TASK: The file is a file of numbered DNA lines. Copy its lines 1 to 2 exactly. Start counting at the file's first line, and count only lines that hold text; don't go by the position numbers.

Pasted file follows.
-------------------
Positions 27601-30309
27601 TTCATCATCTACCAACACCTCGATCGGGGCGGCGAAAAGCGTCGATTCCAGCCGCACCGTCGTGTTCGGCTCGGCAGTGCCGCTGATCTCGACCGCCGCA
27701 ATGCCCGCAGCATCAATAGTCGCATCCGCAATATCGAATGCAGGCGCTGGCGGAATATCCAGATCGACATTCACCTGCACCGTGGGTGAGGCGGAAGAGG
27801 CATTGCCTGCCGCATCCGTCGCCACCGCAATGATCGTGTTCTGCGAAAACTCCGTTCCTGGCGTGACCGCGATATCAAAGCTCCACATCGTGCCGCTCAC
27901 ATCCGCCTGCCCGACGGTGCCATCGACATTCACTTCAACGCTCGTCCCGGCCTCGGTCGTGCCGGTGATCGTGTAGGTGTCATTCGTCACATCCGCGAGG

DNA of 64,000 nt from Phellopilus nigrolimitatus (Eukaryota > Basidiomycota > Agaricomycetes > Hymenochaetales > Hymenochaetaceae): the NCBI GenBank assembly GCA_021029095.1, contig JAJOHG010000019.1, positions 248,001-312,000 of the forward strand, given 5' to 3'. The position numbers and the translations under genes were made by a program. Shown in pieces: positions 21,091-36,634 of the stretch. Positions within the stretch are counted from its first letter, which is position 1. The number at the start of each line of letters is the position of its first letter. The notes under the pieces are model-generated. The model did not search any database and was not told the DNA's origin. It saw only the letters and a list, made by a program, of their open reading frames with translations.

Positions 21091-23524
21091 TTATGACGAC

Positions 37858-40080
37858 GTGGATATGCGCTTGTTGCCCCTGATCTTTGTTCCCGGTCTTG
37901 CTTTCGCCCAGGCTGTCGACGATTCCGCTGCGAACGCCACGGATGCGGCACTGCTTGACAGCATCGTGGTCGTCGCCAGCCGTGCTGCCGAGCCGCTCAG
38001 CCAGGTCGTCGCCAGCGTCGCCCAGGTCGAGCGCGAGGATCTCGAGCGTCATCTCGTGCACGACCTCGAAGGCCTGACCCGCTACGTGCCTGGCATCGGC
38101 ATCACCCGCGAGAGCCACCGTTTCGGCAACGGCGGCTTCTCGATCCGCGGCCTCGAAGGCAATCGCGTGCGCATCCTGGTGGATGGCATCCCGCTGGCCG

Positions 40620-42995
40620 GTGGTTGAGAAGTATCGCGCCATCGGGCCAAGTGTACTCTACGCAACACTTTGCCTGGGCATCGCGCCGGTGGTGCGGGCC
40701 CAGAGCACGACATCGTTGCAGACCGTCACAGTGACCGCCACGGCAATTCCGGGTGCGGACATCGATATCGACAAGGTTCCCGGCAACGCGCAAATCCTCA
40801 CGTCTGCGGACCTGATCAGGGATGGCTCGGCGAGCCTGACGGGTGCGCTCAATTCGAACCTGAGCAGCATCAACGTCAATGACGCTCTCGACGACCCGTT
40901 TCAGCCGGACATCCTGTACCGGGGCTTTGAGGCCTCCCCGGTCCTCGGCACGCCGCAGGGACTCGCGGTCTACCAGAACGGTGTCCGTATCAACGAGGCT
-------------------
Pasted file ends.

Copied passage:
Positions 27601-30309
27601 TTCATCATCTACCAACACCTCGATCGGGGCGGCGAAAAGCGTCGATTCCAGCCGCACCGTCGTGTTCGGCTCGGCAGTGCCGCTGATCTCGACCGCCGCA